Charles Babbage

26 December 1791 - 18 October 1871

Charles Babbage was an 18th Century polymath, in the true tradition of the word. His interests and activities included: invention, reform, mathematics, philosophy, science, politics and writing. He was one of those men whose greatness was really only recognised long after his life had ceased.

image of Charles Babbage

Although technically questionable in terms of modern computing, his contribution to the theory of 'machines making light work of the drudgery of laborious and extensive calculations', earned him the accolade, the 'father' or 'grandfather' of modern computing.

It was his attempts, through his various calculating machines or the Analytical Engines and Difference Engines which he designed which paved the way theoretically to calculate a result through extensive repetition of a single process.

The sort of calculation methods applied in modern computers, able to perform billions of 'iterations' extremely fast.

image of Charles Babbage's Difference Engine number 2 as built by the Science Museum

Charles Babbage's Difference Engine No. 2 was built to his original designs at the Science Museum in London and completed in 1991 as part of a celebration for the bicentenary of his birth.

It consists of 4,000 parts and weighs over three tons.

It is made of bronze, steel and cast iron.

It has seven orders of difference and calculates to thirty figures. The machine is operated by a crank handle. The printing machine, would print the results to the left of the engine itself.

close up image of Babbage's Difference Engine

The saying that behind every great man is a great woman was most certainly the case when it came to Charles Babbage and his Difference Engine. The 'woman' in point was Ada Lovelace (Augusta Ada King, Countess of Lovelace), Babbage's protege.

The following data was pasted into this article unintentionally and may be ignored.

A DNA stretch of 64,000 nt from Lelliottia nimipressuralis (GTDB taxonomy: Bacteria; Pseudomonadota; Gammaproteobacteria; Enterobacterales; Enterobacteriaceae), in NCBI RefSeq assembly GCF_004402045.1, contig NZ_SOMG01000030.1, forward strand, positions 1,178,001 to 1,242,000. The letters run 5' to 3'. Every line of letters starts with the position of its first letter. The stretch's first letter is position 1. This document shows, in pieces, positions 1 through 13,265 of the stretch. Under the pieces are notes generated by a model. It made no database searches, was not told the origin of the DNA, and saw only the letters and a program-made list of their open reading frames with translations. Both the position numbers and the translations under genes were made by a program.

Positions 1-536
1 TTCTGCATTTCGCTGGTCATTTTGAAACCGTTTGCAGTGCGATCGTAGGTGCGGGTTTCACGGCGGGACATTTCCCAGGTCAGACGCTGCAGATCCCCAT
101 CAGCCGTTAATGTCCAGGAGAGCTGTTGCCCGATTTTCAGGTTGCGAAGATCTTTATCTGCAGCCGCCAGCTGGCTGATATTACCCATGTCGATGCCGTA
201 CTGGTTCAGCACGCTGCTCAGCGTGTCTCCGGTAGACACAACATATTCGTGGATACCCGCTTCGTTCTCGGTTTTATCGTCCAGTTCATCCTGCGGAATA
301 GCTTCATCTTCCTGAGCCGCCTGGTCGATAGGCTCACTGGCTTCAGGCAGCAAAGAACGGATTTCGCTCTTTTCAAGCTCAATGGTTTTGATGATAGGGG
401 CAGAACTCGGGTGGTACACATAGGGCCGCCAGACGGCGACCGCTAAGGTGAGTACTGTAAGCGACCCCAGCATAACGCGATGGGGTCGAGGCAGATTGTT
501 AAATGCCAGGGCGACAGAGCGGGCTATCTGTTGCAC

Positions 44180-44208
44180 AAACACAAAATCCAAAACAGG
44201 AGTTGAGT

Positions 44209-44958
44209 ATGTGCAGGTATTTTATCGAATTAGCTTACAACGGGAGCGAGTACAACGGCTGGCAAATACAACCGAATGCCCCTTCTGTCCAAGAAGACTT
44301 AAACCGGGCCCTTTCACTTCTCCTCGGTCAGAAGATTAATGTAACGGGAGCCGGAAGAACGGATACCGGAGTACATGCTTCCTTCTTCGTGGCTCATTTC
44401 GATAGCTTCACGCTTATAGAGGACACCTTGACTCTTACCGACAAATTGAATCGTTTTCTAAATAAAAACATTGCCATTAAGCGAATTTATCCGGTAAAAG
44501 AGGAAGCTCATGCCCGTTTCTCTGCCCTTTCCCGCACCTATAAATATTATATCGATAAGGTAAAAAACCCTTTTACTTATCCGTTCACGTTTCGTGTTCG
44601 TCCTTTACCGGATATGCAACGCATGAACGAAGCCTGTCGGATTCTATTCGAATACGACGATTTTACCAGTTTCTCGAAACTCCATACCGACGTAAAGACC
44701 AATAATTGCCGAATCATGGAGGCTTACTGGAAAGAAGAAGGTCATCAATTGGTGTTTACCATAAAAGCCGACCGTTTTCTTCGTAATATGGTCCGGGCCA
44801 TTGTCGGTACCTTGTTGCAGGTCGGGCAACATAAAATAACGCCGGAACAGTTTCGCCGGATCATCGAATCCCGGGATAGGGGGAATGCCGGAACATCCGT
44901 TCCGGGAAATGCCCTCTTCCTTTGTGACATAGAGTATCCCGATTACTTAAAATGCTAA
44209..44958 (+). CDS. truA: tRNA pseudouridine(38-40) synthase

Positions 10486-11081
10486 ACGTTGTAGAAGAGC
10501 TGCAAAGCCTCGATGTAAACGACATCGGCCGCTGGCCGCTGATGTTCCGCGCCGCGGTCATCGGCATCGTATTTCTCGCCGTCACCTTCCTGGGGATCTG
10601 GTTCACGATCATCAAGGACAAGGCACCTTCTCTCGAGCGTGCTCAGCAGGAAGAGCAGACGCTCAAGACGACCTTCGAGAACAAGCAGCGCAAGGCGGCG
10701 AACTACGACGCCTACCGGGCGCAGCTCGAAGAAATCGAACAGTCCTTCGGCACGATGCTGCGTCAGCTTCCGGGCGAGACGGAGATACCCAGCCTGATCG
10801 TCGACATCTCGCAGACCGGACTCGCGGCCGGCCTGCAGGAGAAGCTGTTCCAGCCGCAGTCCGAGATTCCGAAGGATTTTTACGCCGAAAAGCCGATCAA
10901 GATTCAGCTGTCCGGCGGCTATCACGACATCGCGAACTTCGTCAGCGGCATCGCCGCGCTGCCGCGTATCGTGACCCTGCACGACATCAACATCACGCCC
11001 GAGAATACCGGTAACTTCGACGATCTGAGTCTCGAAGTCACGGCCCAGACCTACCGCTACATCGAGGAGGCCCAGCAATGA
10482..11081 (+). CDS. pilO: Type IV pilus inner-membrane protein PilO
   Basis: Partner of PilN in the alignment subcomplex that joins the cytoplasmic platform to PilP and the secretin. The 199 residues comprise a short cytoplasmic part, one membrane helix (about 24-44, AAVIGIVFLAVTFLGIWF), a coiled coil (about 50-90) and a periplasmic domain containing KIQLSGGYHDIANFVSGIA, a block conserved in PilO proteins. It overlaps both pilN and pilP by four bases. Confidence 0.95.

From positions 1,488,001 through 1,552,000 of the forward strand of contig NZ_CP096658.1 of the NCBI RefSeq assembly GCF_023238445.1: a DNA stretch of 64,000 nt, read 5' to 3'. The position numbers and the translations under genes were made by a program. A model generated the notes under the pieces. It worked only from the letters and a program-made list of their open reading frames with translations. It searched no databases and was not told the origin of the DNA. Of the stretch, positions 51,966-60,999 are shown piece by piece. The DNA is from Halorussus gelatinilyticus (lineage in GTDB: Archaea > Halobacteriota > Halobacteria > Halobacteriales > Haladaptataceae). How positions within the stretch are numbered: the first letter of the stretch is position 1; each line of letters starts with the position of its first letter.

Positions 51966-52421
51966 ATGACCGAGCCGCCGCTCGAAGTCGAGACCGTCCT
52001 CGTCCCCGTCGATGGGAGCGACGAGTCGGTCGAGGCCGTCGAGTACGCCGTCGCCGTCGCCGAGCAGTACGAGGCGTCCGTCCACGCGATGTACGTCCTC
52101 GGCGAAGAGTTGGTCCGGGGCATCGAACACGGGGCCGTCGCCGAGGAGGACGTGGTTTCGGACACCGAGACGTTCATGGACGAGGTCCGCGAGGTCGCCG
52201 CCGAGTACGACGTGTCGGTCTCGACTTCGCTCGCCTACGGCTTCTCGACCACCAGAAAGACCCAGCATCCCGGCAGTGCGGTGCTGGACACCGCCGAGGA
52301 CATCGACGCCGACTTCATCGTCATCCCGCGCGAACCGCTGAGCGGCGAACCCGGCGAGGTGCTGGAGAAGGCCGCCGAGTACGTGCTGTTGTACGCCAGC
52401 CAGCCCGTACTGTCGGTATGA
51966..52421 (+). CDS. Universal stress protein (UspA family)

Ada was an English writer and mathematician who was arguable the first to recognise what Babbage himself may have overseen; that his Analytical Engine could potentially be utilised for far more that numerical computations and might be put to good use with anything that could be understood in mathematical terms. Ada wrote that the engine “might act upon other things besides number, were objects found whose mutual fundamental relations could be expressed by those of the abstract science of operations… Supposing, for instance, that the fundamental relations of pitched sounds in the science of harmony and of musical composition were susceptible of [mathematical] expression and adaptations, the engine might compose elaborate and scientific pieces of music of any degree of complexity or extent."

Her ideas were so far ahead of the other great minds of the time that her incredible foresight was not fully recognised until a century after her death.

In the 1970s, the U.S. Department of Defence was developing a programming language with the intention of replacing the large number of disparate languages which were in use by the US military. Jack Cooper, a US Navy Commander, put forward the idea that the new language should be named Ada - an idea which was by all accounts accepted unanimously by those involved. Even today, decades later, Ada is still used in part by numerous industries around the world.

image of Ada Lovelace

The igeek difference

Our spoof model box takes three concepts to illustrate the igeek ethos : form, functionality and flair

image of the igeek model box of Babbage's Difference Engine - The igeek difference!

...making light work of the drudgery of laborious and extensive calculations

Babbage and Lovelace's ideas that implementing task-specific technology, and in our case, software, can save time and manpower within a business and free-up personnel to perform other tasks like building scale models perhaps?